4. Training on appropriate referral reasons is available to local QSF-certified TEC responder services, with the UCR service having an ‘accept all’ approach to referrals from providers who’ve completed this training.

5. Induction and refresher training for TEC to UCR pathway is co-designed and co-delivered frequently, with at least quarterly plan-do-study-act (PDSA) approaches to understand the reason for and mitigate against future rejected referrals.

Guiding pathway principles

How to establish and maintain pathways from TEC providers into UCR

Identify and understand

Whether in operation already or in set-up stage, UCR services and their locally operating QSF-accredited TEC responder services should undertake a baseline assessment identifying the current pathway within their local area.


Who your local TEC providers and UCR services are.

  • Ensuring TEC providers are certified to TSA Quality Standards Framework.
  • Establish point of contacts in both, and start to build relationships.
  • Some TEC providers cover large footprints – it may be helpful to work across larger than place footprints to design the pathway.

What data is obtainable, using it to understand the size of the opportunity a pathway presents. Suggested data could include:

  • the overall volume of calls, split by the amount currently passed to 999 / other services;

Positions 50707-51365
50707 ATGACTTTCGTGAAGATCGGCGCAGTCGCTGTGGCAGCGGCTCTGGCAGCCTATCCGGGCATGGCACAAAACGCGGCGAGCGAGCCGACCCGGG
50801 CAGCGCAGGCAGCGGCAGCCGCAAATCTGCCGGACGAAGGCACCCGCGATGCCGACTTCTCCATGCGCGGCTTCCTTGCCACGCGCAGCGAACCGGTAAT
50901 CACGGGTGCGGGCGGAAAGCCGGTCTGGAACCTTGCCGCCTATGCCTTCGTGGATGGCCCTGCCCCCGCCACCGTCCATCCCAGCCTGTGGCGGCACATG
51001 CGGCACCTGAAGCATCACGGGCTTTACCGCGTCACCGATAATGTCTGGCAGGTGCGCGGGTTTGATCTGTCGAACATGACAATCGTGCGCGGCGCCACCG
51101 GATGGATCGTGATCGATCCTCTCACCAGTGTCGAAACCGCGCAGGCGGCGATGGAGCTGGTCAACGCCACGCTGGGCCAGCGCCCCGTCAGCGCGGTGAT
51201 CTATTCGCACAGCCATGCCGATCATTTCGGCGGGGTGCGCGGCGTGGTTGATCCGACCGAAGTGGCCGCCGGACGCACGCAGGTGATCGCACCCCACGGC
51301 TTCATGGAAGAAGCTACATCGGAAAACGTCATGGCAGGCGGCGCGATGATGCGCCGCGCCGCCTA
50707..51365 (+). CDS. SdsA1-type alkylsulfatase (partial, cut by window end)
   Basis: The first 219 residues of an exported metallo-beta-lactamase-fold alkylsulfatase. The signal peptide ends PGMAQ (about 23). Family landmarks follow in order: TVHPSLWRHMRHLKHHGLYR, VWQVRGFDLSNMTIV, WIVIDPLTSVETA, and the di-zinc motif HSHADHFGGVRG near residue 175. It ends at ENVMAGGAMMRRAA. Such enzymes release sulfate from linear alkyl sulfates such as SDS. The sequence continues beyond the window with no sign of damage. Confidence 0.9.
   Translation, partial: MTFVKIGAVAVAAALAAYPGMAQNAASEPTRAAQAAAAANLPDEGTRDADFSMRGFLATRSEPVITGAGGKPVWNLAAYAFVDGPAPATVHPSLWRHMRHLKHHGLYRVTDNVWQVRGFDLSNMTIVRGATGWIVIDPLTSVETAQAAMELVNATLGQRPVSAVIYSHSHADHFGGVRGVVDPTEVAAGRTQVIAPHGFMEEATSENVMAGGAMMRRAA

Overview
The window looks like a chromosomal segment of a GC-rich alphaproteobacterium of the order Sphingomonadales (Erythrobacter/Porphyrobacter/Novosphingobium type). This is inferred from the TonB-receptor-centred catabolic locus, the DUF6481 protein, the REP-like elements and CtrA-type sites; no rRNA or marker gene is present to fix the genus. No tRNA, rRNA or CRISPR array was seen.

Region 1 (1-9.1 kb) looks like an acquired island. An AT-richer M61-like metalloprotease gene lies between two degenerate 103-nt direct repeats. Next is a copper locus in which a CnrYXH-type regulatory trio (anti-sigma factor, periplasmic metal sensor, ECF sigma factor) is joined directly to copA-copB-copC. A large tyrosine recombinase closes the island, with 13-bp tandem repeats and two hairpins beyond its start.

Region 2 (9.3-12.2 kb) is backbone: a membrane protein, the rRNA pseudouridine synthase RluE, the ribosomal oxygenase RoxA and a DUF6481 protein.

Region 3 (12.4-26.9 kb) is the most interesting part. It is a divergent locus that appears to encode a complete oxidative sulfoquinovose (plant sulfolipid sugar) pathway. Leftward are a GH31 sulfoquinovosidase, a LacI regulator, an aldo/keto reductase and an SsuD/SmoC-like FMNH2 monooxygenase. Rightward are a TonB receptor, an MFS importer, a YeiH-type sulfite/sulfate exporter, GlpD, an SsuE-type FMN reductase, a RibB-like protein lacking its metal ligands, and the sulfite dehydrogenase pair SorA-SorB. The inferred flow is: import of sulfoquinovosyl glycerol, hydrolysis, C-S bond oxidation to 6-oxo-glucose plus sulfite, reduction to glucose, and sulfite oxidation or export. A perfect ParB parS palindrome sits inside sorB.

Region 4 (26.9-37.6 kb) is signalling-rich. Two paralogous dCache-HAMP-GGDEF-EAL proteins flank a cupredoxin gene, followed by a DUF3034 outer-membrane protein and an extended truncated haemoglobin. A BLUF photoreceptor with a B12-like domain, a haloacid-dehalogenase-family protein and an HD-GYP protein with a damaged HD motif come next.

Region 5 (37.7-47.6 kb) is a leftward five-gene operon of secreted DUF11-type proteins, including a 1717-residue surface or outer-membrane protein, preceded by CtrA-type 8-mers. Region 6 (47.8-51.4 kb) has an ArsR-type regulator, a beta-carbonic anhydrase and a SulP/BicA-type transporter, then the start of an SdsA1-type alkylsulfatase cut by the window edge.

• the time of day calls are made;
  • the acuity of the calls, and general reasons for calls (e.g., falls, generally unwell);
  • geographical coverage of alarm users (and calls); and
  • any health inequalities which might be exacerbated.

What existing arrangements and relationships are in place between TEC responder services and other local services:


What is already in place by undertaking a mapping exercise to determine:

  • what UCR and Community/Falls Responder and Falls services are available locally, and the services they provide;
  • their hours of operation (if not the standard 8am – 8pm, 7 days a week UCR offer) along with the hours they accept referral, and any ‘acceptance criteria’;
  • capacity of the services to a) accept referrals from TEC providers and b) any training needs in both the UCR services and the TEC providers to ensure a safe, effective pathway; and
  • how referrals are made to them, confirming they will take direct calls from locally operating QSF-certified TEC providers.

The gaps and opportunities to develop the offer of local responder services, if not in place.

Information governance barriers and how to overcome them such as information flow of patient data from TEC to UCR.

Opportunity to enhance or expand pathways, including exploring joint commissioning of services or alternative financial models,.

Cultural barriers, such as between clinicians and non-registered colleagues, working to identify how these can be overcome.

Develop and implement

Once the current pathway is identified, UCR services and their locally operating QSF-accredited TEC responder services should collaboratively start to develop and implement the referral routes and pathways.


A project team to:

  • Bring the right people together to further develop relationships including UCR, Responder Services and any relevant local commissioners.